Not part of an approved program.  

2. Course TOP Code:

   Program title - TOP Code:  

Mathematics, General- 170100


3. Course SAM Code:

 A  Apprenticeship

 B  Advanced Occupational

 C  Clearly Occupational

 D  Possibly Occupational

 E  Non-Occupational


4. Faculty Discipline Assignment(s):










General Education Information:  

1.  College Associate Degree GE Applicability:    

Math Competency
Communication & Analytic Thinking

2.  CSU GE Applicability (Recommended-requires CSU approval):

B-4 Mathematics/Quantitative Reasoning

3.  IGETC Applicability (Recommended-requires CSU/UC approval):  

4. C-ID:  






Articulation Information:  (Required for Transferable courses only)



CSU Transferable.  

UC Transferable.

CSU/UC major requirement.  


If CSU/UC major requirement, list campus and major. (Note: Must be lower division)



CSUS Business Major


List at least one community college and its comparable course.  If requesting CSU and/or UC transferability also list a CSU/UC campus and comparable lower division course.


Folsom Lake College: Math 343 Modern Business Mathematics
American River College: Math 342 Modern Business Mathematics
CSU Sacramento: Math 24 Modern Business Mathematics





Planning and Resources - Please address the areas below:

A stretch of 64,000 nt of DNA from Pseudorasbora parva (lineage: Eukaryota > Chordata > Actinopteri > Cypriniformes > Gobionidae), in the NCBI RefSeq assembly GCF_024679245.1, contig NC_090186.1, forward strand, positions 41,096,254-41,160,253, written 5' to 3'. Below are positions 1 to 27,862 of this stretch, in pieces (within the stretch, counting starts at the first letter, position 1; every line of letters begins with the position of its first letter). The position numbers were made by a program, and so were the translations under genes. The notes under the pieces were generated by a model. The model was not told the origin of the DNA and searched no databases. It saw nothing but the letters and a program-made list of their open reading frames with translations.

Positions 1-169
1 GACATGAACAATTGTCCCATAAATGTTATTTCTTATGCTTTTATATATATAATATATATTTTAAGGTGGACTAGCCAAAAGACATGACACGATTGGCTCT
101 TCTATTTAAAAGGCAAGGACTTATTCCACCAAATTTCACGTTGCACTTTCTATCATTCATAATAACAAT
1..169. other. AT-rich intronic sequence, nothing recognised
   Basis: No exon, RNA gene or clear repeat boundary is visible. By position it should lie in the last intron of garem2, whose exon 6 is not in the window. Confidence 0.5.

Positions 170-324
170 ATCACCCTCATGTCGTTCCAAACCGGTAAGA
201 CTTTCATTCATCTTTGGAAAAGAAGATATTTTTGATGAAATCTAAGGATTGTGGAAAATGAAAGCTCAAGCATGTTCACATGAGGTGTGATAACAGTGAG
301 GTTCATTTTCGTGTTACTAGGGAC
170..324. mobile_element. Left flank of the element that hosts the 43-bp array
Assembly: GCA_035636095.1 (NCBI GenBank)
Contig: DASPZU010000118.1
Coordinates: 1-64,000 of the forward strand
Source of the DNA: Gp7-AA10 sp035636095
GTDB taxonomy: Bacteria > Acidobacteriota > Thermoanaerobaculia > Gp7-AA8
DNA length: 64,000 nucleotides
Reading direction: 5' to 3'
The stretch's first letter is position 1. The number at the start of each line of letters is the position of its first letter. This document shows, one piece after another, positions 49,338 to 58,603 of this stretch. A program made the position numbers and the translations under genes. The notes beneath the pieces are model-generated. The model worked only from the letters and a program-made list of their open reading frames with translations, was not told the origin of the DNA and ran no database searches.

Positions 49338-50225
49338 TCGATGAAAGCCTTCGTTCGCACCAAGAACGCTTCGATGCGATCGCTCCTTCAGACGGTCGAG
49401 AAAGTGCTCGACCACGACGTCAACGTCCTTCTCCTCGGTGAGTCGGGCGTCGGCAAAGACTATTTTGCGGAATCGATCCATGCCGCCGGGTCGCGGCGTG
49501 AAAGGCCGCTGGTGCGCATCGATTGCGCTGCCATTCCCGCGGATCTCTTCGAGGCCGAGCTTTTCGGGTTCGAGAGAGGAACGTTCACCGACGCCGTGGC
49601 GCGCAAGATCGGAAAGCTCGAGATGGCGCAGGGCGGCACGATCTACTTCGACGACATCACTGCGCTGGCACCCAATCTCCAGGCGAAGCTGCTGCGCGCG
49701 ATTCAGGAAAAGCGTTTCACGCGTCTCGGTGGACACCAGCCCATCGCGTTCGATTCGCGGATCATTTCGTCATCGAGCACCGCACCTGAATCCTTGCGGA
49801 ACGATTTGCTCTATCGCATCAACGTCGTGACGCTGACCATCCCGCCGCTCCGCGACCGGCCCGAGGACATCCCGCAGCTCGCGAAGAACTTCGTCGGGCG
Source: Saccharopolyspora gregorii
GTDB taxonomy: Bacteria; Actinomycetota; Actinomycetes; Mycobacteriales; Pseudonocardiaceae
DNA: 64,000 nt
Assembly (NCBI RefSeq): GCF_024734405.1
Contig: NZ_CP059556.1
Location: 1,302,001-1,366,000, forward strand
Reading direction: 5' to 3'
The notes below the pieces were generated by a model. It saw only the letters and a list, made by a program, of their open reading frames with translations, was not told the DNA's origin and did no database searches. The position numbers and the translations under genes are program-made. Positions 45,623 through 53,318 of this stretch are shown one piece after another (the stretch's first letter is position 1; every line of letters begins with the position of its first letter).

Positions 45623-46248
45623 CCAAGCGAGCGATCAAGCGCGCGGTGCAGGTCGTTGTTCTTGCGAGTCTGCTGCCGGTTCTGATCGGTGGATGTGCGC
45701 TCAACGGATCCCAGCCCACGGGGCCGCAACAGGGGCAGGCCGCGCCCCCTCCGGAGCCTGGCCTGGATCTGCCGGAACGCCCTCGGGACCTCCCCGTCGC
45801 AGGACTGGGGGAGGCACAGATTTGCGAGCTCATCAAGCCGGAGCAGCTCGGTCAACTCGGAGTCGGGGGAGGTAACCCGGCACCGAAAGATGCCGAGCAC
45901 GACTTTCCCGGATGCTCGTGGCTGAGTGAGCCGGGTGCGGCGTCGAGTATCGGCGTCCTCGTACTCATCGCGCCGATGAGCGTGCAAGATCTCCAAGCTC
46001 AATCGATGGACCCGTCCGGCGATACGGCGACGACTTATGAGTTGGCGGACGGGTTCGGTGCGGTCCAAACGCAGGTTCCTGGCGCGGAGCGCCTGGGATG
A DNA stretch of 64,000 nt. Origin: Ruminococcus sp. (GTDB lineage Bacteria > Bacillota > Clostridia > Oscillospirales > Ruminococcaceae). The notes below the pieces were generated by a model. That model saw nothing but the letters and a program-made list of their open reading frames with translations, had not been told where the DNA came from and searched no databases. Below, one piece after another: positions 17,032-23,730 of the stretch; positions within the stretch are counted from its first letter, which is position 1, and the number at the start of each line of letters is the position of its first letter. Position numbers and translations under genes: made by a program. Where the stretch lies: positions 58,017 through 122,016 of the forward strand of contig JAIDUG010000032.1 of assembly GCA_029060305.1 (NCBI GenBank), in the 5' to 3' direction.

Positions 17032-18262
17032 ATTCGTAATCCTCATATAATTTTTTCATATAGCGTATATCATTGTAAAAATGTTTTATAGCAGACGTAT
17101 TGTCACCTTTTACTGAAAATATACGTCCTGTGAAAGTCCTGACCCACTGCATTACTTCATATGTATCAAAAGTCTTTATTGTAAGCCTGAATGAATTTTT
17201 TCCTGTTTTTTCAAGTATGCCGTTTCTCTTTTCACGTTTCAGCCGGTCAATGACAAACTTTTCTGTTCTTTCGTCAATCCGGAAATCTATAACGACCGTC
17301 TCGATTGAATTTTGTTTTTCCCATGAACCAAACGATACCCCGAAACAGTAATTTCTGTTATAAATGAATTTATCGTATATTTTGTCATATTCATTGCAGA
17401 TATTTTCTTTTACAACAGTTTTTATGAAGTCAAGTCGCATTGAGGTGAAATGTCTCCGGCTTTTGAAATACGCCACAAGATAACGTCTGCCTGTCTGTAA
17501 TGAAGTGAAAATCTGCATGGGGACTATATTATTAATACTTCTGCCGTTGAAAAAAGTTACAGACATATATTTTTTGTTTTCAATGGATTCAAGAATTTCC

1. Evidence of Planning: connection to existing or planned degrees/certificates, place in general education; relationship to mission (basic skills, transfer, career technical education, lifelong learning); transfer university requirements; advisory/regional/national needs; or other planning considerations.

Required for business majors transferring to CSUS.
Transfer-level math class.
Meets GE applicability for Math Competency and Communication and Analytical Thinking. Course includes all four Math program SLO's (Equations and Expressions, Visual Models, Applied Problems, Communication).

2. Potential Impact on Resources: faculty, facilities, computer support/lab, library, transportation, equipment, or other needs.
All math faculty members meet the minimum qualifications to teach this course. No special training would be required.
Classroom space, FTEs.





1.  Maximum Class Size (recommended):              35

2.  If recommended class size is not standard, then provide rationale: